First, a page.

All campsites within the parkway, including here at Rocky Springs, are first-come, first-served. Water may be available; however, there are occasional issues with the lines, so come with enough for your stay But, with an LTV, who cares. Camping is free.

Day Two, Vicksburg

We left the trail for a day here and detoured west to Vicksburg. If you’re a Civil War buff, you must come to the city’s National Military Park. The two-month siege of the city ended with the Union finally in control of the Mississippi, and honors for General Ulysses S. Grant, who commanded the forces that pummeled the city before it surrendered on July 4, 1863, the same day Lee was defeated at Gettysburg.

Tour the battlements to see how close the opposing armies were during the siege, which forced residents to live in hillside caves, as Union artillery from the Mississippi, clogged with Union ironclads, relentlessly bombarded Confederate forces.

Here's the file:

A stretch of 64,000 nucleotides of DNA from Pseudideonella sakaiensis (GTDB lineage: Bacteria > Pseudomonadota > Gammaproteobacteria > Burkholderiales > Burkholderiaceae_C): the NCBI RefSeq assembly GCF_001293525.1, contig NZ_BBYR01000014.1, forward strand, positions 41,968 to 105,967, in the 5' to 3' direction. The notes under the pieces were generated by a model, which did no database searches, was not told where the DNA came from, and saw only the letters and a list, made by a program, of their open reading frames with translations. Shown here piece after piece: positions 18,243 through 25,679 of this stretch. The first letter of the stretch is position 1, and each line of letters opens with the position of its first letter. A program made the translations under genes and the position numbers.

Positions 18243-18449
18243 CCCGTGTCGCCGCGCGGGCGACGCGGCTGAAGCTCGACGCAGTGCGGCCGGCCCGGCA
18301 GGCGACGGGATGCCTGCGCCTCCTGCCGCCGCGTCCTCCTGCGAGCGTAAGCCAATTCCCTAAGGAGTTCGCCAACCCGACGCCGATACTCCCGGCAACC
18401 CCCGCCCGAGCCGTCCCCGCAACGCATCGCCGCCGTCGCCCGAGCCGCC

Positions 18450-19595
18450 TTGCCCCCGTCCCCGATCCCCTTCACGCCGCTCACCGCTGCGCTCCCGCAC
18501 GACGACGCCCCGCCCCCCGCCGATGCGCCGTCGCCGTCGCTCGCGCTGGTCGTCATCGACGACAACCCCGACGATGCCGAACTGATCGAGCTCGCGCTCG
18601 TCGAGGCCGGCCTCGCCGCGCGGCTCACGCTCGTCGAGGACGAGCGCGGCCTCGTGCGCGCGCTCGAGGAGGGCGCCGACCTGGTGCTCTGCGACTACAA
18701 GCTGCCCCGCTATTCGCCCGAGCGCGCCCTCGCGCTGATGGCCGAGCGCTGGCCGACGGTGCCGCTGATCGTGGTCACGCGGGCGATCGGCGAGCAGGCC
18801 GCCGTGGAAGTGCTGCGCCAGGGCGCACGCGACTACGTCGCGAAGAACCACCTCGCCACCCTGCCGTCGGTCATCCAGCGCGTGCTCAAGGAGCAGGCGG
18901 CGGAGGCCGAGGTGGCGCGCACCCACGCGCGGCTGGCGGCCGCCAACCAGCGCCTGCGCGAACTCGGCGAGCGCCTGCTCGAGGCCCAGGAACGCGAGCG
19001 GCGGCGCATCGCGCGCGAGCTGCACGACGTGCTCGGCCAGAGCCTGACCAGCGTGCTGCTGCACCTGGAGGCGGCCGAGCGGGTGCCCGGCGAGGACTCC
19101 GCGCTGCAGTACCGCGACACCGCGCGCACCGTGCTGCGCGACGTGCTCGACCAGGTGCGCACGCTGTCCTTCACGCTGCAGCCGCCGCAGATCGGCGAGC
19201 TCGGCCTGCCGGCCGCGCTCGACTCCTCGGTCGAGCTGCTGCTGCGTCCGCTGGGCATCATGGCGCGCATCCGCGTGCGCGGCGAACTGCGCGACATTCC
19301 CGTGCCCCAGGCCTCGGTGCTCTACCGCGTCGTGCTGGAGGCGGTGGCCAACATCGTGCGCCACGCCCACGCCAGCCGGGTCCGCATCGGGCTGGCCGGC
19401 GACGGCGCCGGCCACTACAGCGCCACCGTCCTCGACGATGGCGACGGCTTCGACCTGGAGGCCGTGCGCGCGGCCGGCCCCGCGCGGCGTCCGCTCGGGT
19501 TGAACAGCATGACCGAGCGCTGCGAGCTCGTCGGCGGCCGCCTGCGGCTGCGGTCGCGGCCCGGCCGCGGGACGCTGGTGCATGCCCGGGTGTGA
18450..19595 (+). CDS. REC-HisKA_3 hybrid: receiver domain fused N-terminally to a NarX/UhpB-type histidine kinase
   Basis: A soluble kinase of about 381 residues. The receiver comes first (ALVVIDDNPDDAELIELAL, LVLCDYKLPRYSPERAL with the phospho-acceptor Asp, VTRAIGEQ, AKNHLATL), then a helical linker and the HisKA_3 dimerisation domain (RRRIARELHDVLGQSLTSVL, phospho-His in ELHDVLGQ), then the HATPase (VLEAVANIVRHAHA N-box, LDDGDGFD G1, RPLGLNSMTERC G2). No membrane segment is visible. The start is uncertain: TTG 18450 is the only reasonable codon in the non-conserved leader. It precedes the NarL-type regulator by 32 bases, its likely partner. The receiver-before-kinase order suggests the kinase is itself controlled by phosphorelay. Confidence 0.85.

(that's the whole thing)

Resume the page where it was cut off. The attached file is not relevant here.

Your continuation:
The Vicksburg battlefield. Confederate and Union forces were only a few hundred yards apart.

You can also visit the gunboat Cairo which was sunk in 1862 in the Yazoo River north of where it joins the Mississippi at Vicksburg. It was raised and preserved at a special covered display near the battlefield. The ship holds the ignominious distinction of being the first ever to be sunk by a remotely detonated mine. All crew survived the sinking.

The Union gunboat Cairo recovered from the nearby Yazoo River and took part in the Vicksburg siege.

That night, we stayed in one of the 67 spaces at the Ameristar Casino RV Park, part of that casino overlooking the river, before returning to The Trace.

Day Three, Jackson North